Swarm Dynamics is a charity and artist collective that harnesses the power of arts and imagination to engage audiences on sustainability issues with a focus on communicating sustainable futures and post capitalist societies (‘system change’) through the use of the arts.
This might be of interest; SEAS is a local organisation that puts on topical exhibitions and events that bring together digital technology and art.
Windrush Presence depicts the contribution of the Windrush generation to the UK and the experiences of Afro-Caribbeans from the first Windrush arrivals in 1948 to today. The works in the exhibition include digital art, video installation, photography, films and textile works. The opening of the exhibition on October 12th, from 3 to 6 pm, will include a tour of the exhibition with the participating artists; a talk by Dr. Michael McMillan about his book and exhibition The Front Room which documents the living rooms of the Windrush generation (previously exhibited at Geffrye Museum); a presentation by the curator Bolanle Tajudeen about the impact of the Windrush generation on British Art; and a conversation with the photographer Mal Woolford and his neighbour Charlotte Woolford who have found that their ancestors share a dark past.
Supported by Royal Pavilion & Museums’ BME Heritage Network, Brighton & Hove City Council, The Art Council, the BMECP.
Windrush Presence Exhibition at SEAS – Socially Engaged Art Salon 12/10 – 12/11 open every weekday & Saturdays 11:00 -17:00 BMECP/SEAS 10/a Fleet St. Brighton BN1 4ZE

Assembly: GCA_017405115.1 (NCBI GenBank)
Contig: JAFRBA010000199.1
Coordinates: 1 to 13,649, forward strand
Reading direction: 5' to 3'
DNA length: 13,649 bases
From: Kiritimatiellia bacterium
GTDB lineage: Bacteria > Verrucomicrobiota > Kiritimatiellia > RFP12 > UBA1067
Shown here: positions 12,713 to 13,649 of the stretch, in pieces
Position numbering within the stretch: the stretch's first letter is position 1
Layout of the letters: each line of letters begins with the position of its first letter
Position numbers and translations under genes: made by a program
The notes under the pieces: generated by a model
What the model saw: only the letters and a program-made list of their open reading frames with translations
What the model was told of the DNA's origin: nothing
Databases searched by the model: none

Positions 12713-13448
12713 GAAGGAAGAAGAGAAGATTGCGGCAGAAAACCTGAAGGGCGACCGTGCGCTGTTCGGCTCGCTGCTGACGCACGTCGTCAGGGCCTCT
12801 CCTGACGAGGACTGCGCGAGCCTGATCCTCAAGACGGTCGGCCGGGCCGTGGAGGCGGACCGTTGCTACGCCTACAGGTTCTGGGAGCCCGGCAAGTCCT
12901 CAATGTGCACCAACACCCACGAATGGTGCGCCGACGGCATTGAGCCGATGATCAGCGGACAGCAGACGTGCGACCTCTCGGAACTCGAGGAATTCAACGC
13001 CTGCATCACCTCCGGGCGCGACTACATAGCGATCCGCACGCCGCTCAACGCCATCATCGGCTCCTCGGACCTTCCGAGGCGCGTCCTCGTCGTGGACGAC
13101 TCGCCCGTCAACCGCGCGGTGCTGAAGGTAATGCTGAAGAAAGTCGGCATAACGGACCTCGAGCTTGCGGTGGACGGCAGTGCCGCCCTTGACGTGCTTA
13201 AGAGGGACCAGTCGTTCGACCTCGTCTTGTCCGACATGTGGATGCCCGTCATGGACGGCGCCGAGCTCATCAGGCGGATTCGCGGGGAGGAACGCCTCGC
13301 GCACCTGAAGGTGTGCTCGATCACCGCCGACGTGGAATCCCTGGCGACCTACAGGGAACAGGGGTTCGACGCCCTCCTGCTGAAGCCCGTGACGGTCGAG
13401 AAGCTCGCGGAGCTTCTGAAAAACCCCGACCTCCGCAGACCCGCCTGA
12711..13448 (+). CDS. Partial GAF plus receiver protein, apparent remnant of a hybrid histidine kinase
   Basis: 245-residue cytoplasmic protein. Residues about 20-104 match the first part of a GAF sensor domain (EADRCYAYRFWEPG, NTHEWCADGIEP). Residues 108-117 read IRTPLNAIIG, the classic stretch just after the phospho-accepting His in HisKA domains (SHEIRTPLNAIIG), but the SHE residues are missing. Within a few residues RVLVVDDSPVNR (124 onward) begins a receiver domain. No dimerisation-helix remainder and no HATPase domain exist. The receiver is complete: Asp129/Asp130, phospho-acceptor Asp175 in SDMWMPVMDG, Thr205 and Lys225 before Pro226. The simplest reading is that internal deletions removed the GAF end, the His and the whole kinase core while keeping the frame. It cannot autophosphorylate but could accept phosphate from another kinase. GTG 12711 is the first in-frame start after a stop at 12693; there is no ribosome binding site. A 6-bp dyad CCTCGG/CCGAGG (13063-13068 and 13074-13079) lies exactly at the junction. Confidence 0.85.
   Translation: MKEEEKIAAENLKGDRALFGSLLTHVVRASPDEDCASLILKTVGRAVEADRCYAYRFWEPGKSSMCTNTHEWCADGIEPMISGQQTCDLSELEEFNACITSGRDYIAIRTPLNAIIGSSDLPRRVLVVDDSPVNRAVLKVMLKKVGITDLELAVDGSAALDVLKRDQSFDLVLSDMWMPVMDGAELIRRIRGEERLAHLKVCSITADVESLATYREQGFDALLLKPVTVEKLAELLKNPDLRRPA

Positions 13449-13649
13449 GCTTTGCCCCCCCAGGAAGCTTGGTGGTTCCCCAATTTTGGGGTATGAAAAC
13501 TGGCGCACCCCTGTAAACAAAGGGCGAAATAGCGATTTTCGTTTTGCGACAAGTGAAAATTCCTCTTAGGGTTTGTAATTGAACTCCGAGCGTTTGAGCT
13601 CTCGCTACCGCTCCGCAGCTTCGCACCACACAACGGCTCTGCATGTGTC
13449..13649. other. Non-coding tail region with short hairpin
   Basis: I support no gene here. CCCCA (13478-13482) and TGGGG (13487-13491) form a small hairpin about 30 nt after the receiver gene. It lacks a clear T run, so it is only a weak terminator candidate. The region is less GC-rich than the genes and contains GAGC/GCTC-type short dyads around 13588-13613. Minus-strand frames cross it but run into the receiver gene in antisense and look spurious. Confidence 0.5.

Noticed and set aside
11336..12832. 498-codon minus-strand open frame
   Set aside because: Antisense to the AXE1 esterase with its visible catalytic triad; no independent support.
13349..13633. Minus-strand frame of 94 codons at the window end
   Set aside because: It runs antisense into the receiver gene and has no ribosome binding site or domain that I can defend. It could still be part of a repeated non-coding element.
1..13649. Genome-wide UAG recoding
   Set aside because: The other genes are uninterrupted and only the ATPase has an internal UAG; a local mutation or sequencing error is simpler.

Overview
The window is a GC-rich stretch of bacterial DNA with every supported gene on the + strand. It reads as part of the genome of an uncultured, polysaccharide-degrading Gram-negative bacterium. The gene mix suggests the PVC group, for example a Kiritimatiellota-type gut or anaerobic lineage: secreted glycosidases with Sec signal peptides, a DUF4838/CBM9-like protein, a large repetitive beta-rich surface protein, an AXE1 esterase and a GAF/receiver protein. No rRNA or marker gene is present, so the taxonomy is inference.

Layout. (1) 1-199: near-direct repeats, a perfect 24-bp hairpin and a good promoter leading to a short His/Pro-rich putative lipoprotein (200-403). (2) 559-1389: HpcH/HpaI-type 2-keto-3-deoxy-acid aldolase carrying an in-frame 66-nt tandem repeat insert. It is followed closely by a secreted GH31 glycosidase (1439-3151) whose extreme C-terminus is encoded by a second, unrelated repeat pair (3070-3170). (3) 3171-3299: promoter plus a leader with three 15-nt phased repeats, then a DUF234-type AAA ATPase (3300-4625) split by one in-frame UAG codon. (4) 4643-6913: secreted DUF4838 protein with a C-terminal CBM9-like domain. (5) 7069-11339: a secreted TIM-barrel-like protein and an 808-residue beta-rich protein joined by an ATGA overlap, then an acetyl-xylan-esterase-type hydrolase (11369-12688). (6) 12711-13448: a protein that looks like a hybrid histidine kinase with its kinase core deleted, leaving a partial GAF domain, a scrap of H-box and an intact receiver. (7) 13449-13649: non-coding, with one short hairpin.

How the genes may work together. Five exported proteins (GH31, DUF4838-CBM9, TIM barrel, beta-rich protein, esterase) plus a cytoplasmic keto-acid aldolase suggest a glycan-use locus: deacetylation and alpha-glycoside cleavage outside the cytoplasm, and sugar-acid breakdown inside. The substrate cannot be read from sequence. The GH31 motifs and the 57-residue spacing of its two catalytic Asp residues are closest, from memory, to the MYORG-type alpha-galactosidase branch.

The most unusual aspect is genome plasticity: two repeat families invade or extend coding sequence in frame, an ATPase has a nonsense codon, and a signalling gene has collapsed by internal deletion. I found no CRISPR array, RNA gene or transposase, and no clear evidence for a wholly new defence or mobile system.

Curator: Dr Gil Mualem-Doron Participants Akila Richards, Poet / Barrel (a participatory art project and a room installation) Alan Compton, Photographer / ‘Unheard Voices’ (photography project) Bolanle Tajudeen, Curator / The impact of Windrush generation on British Art (a talk) Edi Jay Mandala, Artist / The UnBIGOTten (A graphic novel) Gabrielle Raven, Artist / London Rain (mixed media painting) Grant Lambie, Artist / Road Map of Kenya (mixed media collage) John Titi, Story Teller / The Journey Josef Cabey, Artist / Windrush Doranne’s Series (digital paintings) Judith Ricketts, Artist / Son of Canaan (Photography series) Katy Beinart & Kate Theophilus, Artists / Brixton Conversations (a short film) Linett Kamala, Artist / State of Education – (painting series) Dr. Michael McMillan, Lecturer, curator, artist / The Front Room (photography research & book) Mal Woolford: Photographer (with Charlotte Woolford) / Touching Distance (Photography) River Sweeney, performer and visual artist / The Factory (a video installation) Sabine Kaner, Artist / Hold on to colour (textile work) Suchitra Chatterjee, Writer and artist, Now and Then (mix media collage) Tony Kalume: Artist / Celebrating African & Caribbeans in Sussex past and present: the lives of Dr. Cuthbert Williams & Shirley Williams (a short film)